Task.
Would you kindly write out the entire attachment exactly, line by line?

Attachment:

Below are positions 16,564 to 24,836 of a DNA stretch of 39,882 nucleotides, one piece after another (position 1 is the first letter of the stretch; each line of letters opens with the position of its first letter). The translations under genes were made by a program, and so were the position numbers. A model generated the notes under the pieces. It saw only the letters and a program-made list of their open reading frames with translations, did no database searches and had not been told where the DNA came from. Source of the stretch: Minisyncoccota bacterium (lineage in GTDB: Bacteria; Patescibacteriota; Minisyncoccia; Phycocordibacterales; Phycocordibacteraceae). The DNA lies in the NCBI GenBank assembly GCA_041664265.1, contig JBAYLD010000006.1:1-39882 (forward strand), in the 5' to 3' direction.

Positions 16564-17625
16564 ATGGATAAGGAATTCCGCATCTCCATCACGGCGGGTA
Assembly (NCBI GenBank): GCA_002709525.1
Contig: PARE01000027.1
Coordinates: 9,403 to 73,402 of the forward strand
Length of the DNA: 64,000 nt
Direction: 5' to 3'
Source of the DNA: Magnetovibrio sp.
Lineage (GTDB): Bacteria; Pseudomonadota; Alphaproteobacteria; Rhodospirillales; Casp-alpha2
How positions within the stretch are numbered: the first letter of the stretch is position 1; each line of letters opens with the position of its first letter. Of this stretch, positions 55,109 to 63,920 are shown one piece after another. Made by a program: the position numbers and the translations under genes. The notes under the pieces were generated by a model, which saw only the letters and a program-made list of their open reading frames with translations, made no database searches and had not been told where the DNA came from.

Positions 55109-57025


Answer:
Below are positions 16,564 to 24,836 of a DNA stretch of 39,882 nucleotides, one piece after another (position 1 is the first letter of the stretch; each line of letters opens with the position of its first letter). The translations under genes were made by a program, and so were the position numbers. A model generated the notes under the pieces. It saw only the letters and a program-made list of their open reading frames with translations, did no database searches and had not been told where the DNA came from. Source of the stretch: Minisyncoccota bacterium (lineage in GTDB: Bacteria; Patescibacteriota; Minisyncoccia; Phycocordibacterales; Phycocordibacteraceae). The DNA lies in the NCBI GenBank assembly GCA_041664265.1, contig JBAYLD010000006.1:1-39882 (forward strand), in the 5' to 3' direction.

Positions 16564-17625
16564 ATGGATAAGGAATTCCGCATCTCCATCACGGCGGGTA
Assembly (NCBI GenBank): GCA_002709525.1
Contig: PARE01000027.1
Coordinates: 9,403 to 73,402 of the forward strand
Length of the DNA: 64,000 nt
Direction: 5' to 3'
Source of the DNA: Magnetovibrio sp.
Lineage (GTDB): Bacteria; Pseudomonadota; Alphaproteobacteria; Rhodospirillales; Casp-alpha2
How positions within the stretch are numbered: the first letter of the stretch is position 1; each line of letters opens with the position of its first letter. Of this stretch, positions 55,109 to 63,920 are shown one piece after another. Made by a program: the position numbers and the translations under genes. The notes under the pieces were generated by a model, which saw only the letters and a program-made list of their open reading frames with translations, made no database searches and had not been told where the DNA came from.

Positions 55109-57025